I am doing this mistake most often in inequalities and also in other topics . Please can you tell me what I am missing here. what parameters should I consider before converting the equation in the question, so that it helps to find the answer easily.

Re: Inequality and absolute value questions from my collection [#permalink]
11 Jul 2013, 20:42

1

This post received KUDOS

Hi johncoffey , My two cents- for (1) - it is always useful to start out by factoring an expression if possible, especially when there is a variable in common ("y" in this example). Even though it does make sense to isolate the expression "xy" that we are being asked for- note that in this case that would give us more unknowns on the RHS. Hope tht helps.

Re: Inequality and absolute value questions from my collection [#permalink]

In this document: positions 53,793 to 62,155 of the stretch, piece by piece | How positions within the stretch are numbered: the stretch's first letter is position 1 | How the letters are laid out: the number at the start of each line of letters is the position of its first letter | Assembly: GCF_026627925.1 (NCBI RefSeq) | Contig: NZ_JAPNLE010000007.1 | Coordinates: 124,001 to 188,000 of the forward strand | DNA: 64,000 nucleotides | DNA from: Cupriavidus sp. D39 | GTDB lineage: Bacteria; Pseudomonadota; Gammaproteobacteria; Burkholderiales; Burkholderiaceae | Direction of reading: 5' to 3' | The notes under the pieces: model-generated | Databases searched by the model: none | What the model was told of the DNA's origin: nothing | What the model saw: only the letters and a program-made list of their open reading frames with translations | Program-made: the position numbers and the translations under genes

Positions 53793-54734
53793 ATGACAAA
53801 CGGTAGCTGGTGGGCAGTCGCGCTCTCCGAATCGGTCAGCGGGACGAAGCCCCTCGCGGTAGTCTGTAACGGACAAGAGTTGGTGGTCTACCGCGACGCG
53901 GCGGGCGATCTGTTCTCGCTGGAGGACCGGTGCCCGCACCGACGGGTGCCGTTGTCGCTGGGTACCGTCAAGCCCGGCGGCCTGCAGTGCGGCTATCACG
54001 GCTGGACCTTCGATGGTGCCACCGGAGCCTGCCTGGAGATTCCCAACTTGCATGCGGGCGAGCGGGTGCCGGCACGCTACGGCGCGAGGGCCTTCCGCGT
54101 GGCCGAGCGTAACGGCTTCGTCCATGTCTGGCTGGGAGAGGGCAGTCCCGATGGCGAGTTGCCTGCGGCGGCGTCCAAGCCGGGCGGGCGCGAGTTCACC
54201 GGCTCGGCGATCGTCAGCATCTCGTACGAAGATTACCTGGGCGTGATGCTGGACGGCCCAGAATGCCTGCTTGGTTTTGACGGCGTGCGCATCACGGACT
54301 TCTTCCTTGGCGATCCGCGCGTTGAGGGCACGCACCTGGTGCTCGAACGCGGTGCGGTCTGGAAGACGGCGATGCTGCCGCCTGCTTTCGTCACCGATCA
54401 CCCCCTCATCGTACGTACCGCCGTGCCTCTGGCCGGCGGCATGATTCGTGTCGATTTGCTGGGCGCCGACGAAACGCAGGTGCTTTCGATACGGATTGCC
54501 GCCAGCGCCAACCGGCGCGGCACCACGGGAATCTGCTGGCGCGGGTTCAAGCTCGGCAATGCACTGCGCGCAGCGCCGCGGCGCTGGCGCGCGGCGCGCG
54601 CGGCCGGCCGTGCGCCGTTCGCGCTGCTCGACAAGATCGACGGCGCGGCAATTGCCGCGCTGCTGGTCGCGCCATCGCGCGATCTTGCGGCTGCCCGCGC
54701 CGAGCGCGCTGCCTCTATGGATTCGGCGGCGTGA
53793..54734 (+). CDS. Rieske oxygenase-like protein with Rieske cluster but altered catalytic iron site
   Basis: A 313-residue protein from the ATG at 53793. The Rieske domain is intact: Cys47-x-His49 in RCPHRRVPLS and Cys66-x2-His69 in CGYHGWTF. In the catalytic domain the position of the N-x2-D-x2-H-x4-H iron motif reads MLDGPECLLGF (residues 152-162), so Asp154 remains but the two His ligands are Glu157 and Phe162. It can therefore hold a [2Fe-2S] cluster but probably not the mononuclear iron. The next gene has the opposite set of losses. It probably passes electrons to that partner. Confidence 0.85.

18 Jul 2013, 21:25

3. Is x^2 + y^2 > 4a? (1) (x + y)^2 = 9a (2) (x – y)^2 = a

Hi Bunuel, Why wouldn't the answer be 'C'. I inferred from the question that we just need to prove X^2 + y^2 > 4a, which we deduced by adding the equations. Please clarify why we are considering the values x,y or a can hold? Thanks, Amit

Re: Inequality and absolute value questions from my collection [#permalink]
18 Jul 2013, 21:28

Expert's post

Amit0507 wrote:

Hi Bunuel, Why wouldn't the answer be 'C'. I inferred from the question that we just need to prove X^2 + y^2 > 4a, which we deduced by adding the equations. Please clarify why we are considering the values x,y or a can hold? Thanks, Amit

Michigan Ross: Center for Social Impact : The Center for Social Impact provides leaders with practical skills and insight to tackle complex social challenges and catalyze a career in...

The Importance of Financial Regulation : Before immersing in the technical details of valuing stocks, bonds, derivatives and companies, I always told my students that the financial system is...

The following pictures perfectly describe what I’ve been up to these days. MBA is an extremely valuable tool in your career, no doubt, just that it is also...